One year I had the privilege of moderating Brennan and Bruno "Unplugged" at the Fire Department Instructors Conference (FDIC).
I remember someone from the audience at an FDIC Big Room Session asked the late, great Tom Brennan, former editor in chief of Fire Engineering, about search and rescue techniques-specifically referring to which lifting technique he preferred when carrying a victim out of a building. Brennan looked at Chief (Ret.) Alan Brunacini, Phoenix (AZ) Fire Department, with that "What do you think" look and said something like, " I don't know, I think in the heat of the battle you just grab them and go and hope whatever you're holding onto (skin, clothes, or an arm) doesn't come off!" It's a graphic word picture, but the tongue-in-cheek comment was based on the reality of this job.
The MegaMover measures 40 by 80 inches and is made from
nonwoven, latex-free nylon. This provides a fluid barrier for
protection. Heavy duty reinforced nylon straps are set in a grid to
provide strength and support for the patient. Fourteen handles
evenly spaced are part of the grid system to provide a working
strength of 1, 000 pounds with a maximum breaking strength of
1, 500 pounds, yet the entire unit only weighs one pound. (Photos
When you think about it, whether we're talking about firefighting, technical rescues, motor vehicle accidents, or emergency medical services (EMS), a lot of our job involves moving a person from point A to point B-from a hazardous area to an area of safety. Since the traditional fireman's carry, tools and techniques have been developed to make this task easier. As emergency medicine evolved, a whole new emphasis was placed on spinal stabilization during extrication procedures, which led to the development of specialized spinal stabilizing devices. But tools and ideas don't have to be complicated to work. One case in point is the MegaMover®.
Enhancing an Old Idea
The MegaMover is based on the old blanket drag rescue technique. Then someone thought, "You know what this blanket needs? Handles!" After a few blankets ripped and patients dropped, someone else thought, "You know, this blanket needs to be made of something stronger than cotton." And, so it went. Although firefighters were still using large, heavy canvas tarps for this evolution, the idea was seized and perfected by Graham Medical, a subsidiary of the Little Rapids Corporation in Green Bay, Wisconsin.
The MegaMover is a portable patient transport unit used to transport, transfer, or rescue patients from areas inaccessible to stretchers and for transferring a patient from a gurney to a bed. It could be considered a lightweight tarp with handles. This 40- x 80-inch nonwoven, latex-free, nylon-constructed tarp provides a fluid barrier to protect personnel, equipment, chairs, and mattresses from blood and other bodily fluids. Additional heavy duty reinforced nylon straps are laid out in a vertical and horizontal grid, which gives it the strength to withstand 1, 000 pounds. The actual weight capacity is 1, 500 pounds, which gives the MegaMover an almost 2:1 safety factor, yet this compact unit weighs only one pound. The support grid incorporates 14 reinforced nylon handles, which are evenly spaced around the tarp.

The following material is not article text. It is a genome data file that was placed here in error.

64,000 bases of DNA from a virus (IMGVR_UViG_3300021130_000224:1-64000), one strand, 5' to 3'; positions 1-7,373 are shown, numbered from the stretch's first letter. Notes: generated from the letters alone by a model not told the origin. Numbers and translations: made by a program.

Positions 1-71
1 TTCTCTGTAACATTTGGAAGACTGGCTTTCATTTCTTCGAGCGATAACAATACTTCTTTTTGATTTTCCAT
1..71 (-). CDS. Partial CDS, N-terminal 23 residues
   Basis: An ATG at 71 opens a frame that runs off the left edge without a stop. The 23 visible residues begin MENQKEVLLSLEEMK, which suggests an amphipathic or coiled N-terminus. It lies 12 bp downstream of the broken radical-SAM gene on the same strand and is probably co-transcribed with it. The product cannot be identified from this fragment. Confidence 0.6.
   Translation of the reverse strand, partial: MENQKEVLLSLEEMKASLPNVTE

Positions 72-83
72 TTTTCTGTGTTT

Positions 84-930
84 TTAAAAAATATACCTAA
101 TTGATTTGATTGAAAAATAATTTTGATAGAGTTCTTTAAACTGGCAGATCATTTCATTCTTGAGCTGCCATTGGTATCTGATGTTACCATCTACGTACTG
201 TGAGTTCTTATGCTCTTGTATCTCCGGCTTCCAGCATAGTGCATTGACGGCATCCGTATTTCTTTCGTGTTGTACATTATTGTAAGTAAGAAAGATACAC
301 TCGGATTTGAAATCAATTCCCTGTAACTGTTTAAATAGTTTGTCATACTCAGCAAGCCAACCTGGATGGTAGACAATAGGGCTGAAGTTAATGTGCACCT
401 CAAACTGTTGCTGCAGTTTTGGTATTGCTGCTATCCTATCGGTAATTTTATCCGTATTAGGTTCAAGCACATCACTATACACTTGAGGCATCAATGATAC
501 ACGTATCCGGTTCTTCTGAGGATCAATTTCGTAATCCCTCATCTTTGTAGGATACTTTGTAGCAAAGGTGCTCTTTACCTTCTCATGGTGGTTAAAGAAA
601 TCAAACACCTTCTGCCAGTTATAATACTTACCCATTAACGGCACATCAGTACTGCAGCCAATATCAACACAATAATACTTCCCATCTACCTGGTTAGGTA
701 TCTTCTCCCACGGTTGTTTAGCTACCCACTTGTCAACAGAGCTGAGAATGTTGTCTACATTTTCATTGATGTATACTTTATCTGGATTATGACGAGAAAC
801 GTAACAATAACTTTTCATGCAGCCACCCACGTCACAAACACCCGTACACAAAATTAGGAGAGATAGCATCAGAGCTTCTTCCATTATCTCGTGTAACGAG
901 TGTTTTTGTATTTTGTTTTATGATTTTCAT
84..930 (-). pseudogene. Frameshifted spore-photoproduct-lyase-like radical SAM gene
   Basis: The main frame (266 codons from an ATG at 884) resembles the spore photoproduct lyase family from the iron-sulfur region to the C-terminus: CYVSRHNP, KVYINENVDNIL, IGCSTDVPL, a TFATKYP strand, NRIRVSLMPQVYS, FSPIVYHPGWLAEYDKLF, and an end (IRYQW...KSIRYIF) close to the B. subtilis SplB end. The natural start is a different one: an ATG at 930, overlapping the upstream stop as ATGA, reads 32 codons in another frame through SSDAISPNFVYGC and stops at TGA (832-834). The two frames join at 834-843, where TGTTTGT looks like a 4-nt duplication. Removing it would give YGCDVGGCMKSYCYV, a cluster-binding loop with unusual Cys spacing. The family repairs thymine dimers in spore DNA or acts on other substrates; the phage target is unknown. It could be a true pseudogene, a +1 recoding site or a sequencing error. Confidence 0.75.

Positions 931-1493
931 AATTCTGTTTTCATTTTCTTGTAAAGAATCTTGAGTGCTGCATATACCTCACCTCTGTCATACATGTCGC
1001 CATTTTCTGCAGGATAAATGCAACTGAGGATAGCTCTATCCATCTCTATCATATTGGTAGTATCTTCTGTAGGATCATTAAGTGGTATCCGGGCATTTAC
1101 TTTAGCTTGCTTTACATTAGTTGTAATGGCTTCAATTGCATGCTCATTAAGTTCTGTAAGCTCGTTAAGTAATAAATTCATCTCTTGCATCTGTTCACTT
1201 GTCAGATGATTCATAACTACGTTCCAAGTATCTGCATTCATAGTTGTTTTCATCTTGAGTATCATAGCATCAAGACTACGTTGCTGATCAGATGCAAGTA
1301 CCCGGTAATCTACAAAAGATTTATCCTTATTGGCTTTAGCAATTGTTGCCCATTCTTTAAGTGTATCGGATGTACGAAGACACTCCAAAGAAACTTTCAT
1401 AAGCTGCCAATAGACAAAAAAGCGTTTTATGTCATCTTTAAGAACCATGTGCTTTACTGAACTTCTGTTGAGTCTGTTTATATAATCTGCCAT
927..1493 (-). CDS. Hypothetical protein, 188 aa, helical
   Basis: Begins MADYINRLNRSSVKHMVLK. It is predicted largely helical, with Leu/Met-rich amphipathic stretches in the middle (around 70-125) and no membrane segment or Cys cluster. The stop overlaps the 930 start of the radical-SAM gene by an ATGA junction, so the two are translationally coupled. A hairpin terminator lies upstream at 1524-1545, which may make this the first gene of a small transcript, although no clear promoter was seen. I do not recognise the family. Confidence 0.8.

There are various models of the MegaMover. In the Seattle (WA) Fire Department (SFD), we use the disposable basic 1500 model, named for the weight capacity of 1, 500 pounds. The MegaMoverPlus has built-in pockets to accommodate standard backboards for spinal and neck injury transports, and the newest model is the MegaMover with PowerGrips™. The PowerGrips model pads the nylon handles with soft thick rubber for added comfort and durability. Depending on the model, they are packaged in eight to 10 units per case.
Even though the MegaMover is an EMS patient transport unit, it
can also be used to rescue a down firefighter during RIT
operations. With a breaking strength of 1, 500 pounds, it can
easily handle the weight of a soaking wet, gargantuan firefighter
with all his gear on.
The SFD has been using the MegaMover for about six years. Because these units are compact and lightweight, they have become the tool of choice in moving patients up and down stairs. Obviously if they need spinal immobilization, other precautions are taken. The stair chairs are only carried on the ambulances and medic units, so we have to wait for their arrival if we decide to use a chair. To expedite patient transport, we'll often opt for the MegaMover. It's fast, safe, and comfortable for the patient. Stretchers and gurneys can be dangerous when trying to get a bariatric patient up or down stairs. Since the MegaMover wraps around the patient, it's easier to get more hands around the unit to help out when moving an obese patient to a level area for transfer to the gurney. We often get the elderly patients who have fallen in the bathroom, or other areas of the house, and simply need assistance back into bed-a good application for the MegaMover. In fact, it is so lightweight and compact when folded, we often bring it in with the EMS equipment whether we need it or not so we don't have to make an extra trip back to the apparatus.